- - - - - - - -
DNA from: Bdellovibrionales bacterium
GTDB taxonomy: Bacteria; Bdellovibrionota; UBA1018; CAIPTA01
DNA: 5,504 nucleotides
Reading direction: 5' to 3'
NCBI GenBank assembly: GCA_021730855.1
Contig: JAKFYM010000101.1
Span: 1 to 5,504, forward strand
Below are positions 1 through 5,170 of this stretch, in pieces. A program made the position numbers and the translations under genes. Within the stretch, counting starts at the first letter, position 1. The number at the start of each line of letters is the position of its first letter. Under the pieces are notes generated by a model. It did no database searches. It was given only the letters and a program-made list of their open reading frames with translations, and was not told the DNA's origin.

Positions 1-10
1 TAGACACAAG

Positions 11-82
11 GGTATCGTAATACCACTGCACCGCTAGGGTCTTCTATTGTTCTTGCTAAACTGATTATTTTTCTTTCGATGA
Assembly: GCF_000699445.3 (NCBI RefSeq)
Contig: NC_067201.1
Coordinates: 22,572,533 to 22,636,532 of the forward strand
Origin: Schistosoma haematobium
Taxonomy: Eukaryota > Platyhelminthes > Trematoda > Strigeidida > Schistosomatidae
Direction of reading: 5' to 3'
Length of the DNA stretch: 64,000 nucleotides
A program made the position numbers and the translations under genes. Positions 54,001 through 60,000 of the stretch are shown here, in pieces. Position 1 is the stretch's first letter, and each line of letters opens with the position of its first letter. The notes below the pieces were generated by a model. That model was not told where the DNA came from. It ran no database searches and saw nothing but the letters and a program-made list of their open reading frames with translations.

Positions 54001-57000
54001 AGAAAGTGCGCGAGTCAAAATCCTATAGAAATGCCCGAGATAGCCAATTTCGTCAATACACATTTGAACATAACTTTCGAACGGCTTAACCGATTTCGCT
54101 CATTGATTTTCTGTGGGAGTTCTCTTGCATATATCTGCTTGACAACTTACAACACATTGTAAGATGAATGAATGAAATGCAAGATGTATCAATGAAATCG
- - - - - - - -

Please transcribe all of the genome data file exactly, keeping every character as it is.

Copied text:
DNA from: Bdellovibrionales bacterium
GTDB taxonomy: Bacteria; Bdellovibrionota; UBA1018; CAIPTA01
DNA: 5,504 nucleotides
Reading direction: 5' to 3'
NCBI GenBank assembly: GCA_021730855.1
Contig: JAKFYM010000101.1
Span: 1 to 5,504, forward strand
Below are positions 1 through 5,170 of this stretch, in pieces. A program made the position numbers and the translations under genes. Within the stretch, counting starts at the first letter, position 1. The number at the start of each line of letters is the position of its first letter. Under the pieces are notes generated by a model. It did no database searches. It was given only the letters and a program-made list of their open reading frames with translations, and was not told the DNA's origin.

Positions 1-10
1 TAGACACAAG

Positions 11-82
11 GGTATCGTAATACCACTGCACCGCTAGGGTCTTCTATTGTTCTTGCTAAACTGATTATTTTTCTTTCGATGA
Assembly: GCF_000699445.3 (NCBI RefSeq)
Contig: NC_067201.1
Coordinates: 22,572,533 to 22,636,532 of the forward strand
Origin: Schistosoma haematobium
Taxonomy: Eukaryota > Platyhelminthes > Trematoda > Strigeidida > Schistosomatidae
Direction of reading: 5' to 3'
Length of the DNA stretch: 64,000 nucleotides
A program made the position numbers and the translations under genes. Positions 54,001 through 60,000 of the stretch are shown here, in pieces. Position 1 is the stretch's first letter, and each line of letters opens with the position of its first letter. The notes below the pieces were generated by a model. That model was not told where the DNA came from. It ran no database searches and saw nothing but the letters and a program-made list of their open reading frames with translations.

Positions 54001-57000
54001 AGAAAGTGCGCGAGTCAAAATCCTATAGAAATGCCCGAGATAGCCAATTTCGTCAATACACATTTGAACATAACTTTCGAACGGCTTAACCGATTTCGCT
54101 CATTGATTTTCTGTGGGAGTTCTCTTGCATATATCTGCTTGACAACTTACAACACATTGTAAGATGAATGAATGAAATGCAAGATGTATCAATGAAATCG